Spider Plant

This adaptable and hardy houseplant can tolerate a wide range of light, moisture, and soil conditions.


Its name comes from the small plantlets that come out the ends of shoots and create the thick foliage appearance. The grass-like leaves can be appealing to pets that like to chew them — fortunately, all parts of the plant are safe.



Venus Fly Trap

Yes, it’s a carnivorous plant, but your pets are not its food of choice.


The fluid inside the fly trap is non-toxic even if your cat or dog decides to nip at it. These plants can be a fun and funky addition to your houseplant collection.



Areca Palm

Also known as the butterfly palm, this plant will take over your indoor space, but it won’t hurt your furry friends. And cats can paw at the non-toxic palm fronds all they want.



Areca Palm plant


But the plant is sensitive to fluoride so don’t hydrate it with tap water, instead use distilled water or collected rainwater.



Boston Fern

Some ferns are toxic for pets, but the Boston fern is perfectly safe for your four-legged housemates.


This is another plant whose fronds your cats or dogs will be tempted to paw or bite. But the foliage, which overflows the pot and creates a cascading effect with its shoots, is non-toxic to cats and dogs.



Polka Dot Plant

The low-light-loving plant with leaves splashed with green, pink, red, and white dots is great as an ornamental addition to your indoor plant collection.


And it’s non-toxic to dogs and cats.



Air Plant

When we think of plants — indoor or outdoor — we don’t usually think of plants that grow without soil.


Air plants break those stereotypes and present a good option for houseplants that will grow — literally — in the air.  Since they’re typically mounted on a wall or can be placed in a glass bowl suspended in air, the only thing you would have to worry about is keeping it out of your cat’s pounce path.



Prayer Plant

The vivid pattern on this plant’s leaves can attract pets. But the foliage is non-toxic, so cats and dogs can interact all they want with it.



Prayer plant


It’s a great choice for apartments or rooms with low light, but it does love its water. Water it as soon as the top of the soil feels dry to the touch. Letting the pot dry out completely will mean trouble for the plant.


The plant's leaves fold each evening, giving the impression of praying hands. Hence, the name: prayer plant.



Friendship Plant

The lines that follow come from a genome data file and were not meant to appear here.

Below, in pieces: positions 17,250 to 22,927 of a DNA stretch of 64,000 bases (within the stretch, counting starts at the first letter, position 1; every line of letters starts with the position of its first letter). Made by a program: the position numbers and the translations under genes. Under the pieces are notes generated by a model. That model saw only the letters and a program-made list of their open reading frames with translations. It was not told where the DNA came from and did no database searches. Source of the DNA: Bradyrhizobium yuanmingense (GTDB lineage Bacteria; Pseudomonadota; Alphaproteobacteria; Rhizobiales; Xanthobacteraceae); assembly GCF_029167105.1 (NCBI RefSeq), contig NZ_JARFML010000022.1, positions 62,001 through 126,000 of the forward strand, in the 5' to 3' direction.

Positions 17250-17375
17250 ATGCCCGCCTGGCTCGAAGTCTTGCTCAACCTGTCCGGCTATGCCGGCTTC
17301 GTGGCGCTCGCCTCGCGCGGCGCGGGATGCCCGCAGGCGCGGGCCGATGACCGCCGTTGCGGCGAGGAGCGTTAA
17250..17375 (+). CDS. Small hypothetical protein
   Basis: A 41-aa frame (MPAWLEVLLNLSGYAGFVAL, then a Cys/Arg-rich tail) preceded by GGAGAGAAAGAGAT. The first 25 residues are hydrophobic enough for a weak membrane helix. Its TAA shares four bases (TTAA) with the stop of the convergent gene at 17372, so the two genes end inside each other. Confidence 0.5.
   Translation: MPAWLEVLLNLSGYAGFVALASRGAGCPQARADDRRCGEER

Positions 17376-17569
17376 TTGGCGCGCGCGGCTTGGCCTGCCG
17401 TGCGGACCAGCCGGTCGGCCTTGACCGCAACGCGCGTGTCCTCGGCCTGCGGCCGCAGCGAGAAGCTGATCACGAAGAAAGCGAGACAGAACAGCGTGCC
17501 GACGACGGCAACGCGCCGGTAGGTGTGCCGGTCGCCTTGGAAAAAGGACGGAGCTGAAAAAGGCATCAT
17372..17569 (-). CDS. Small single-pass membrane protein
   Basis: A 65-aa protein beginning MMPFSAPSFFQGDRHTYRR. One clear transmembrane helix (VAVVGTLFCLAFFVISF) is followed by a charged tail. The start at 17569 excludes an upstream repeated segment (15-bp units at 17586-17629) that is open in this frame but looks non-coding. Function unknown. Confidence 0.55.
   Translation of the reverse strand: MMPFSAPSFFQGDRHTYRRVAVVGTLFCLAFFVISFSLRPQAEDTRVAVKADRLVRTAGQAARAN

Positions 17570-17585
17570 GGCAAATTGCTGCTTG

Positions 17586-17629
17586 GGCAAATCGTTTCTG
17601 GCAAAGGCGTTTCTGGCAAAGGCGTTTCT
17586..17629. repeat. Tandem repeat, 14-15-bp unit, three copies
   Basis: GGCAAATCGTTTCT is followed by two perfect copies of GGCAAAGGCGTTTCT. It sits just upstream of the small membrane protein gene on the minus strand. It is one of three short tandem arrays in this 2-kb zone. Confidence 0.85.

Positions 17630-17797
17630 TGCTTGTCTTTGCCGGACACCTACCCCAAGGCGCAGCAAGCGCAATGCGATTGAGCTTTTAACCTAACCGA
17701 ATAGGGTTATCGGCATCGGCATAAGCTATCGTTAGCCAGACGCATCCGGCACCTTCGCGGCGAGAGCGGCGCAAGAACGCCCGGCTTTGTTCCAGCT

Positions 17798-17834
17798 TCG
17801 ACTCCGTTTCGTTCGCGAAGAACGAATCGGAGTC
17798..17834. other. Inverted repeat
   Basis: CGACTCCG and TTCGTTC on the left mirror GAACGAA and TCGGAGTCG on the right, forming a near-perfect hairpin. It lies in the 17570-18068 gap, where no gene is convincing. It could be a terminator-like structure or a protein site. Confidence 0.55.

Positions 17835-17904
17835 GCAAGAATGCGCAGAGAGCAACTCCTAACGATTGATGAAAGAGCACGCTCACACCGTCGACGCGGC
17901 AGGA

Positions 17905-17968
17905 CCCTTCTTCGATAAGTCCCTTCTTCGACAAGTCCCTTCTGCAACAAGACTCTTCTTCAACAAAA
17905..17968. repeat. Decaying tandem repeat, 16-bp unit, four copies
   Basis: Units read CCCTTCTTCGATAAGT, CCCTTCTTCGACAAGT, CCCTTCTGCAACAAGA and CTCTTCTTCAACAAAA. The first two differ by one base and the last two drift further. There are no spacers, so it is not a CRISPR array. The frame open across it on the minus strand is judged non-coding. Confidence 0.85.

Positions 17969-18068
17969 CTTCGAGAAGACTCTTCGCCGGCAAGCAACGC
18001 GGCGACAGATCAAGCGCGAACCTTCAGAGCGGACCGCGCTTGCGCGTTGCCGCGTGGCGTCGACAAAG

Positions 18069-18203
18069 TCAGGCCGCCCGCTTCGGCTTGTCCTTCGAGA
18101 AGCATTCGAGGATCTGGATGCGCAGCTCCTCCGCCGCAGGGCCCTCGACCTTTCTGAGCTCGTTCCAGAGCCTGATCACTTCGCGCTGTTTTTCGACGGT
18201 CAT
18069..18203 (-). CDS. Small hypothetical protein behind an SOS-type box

The plant is sometimes used as a popular houseplant gift among friends because it’s easy to propagate.


Just as it’s friendly to humans, it’s also friendly to animals, so you can feel free to safely spread the love among friends and pets alike.




The peperomia, also known as the radiator plant, has leaves that vary in colour and texture.


They’re all non-toxic to cats and dogs and look great in hanging baskets. This plant also doesn’t mind if you forget to water it — occasionally.



Mosaic Plant

This rainforest native plant whose leaves have lovely white or pink veins is non-toxic to cats and dogs.


The unassuming houseplant can survive in low light and with moderate watering. However, it requires a very humid environment, so maybe make it part of your bathroom decoration.



Cast Iron Plant

As the name suggests, this plant is virtually indestructible and is safe for your pets to be left alone with.



Cast iron plant


The glossy leaves that grow upright make it the perfect choice as a hallway or living room floor plant.



Christmas Cactus

A popular holiday gift, this cactus grows brightly colored blooms typically around Thanksgiving and Christmas. As a hardy decorative plant, this type of cactus does well with bright, indirect light and regular watering.


The leaves are fibrous and could be inviting for pets to bite and chew. If ingested, they can cause mild stomach irritation, but the effects are temporary. The plant does not contain toxic properties that would present long-term harm to your pets.



Zebra Plant

This plant creates a unique appeal with its horizontally striped foliage. It’s a small succulent that is slowly growing and delights in bright light.


It’s the perfect addition for adorning a windowsill, which may also be a perch for your cat or dog. But not to worry, this distinct-looking plant is safe for pets.



Greens that please all!


Take your pick from the options above to create a diverse indoor plant collection that’s healthy for you and your pets.




at 9:00 AM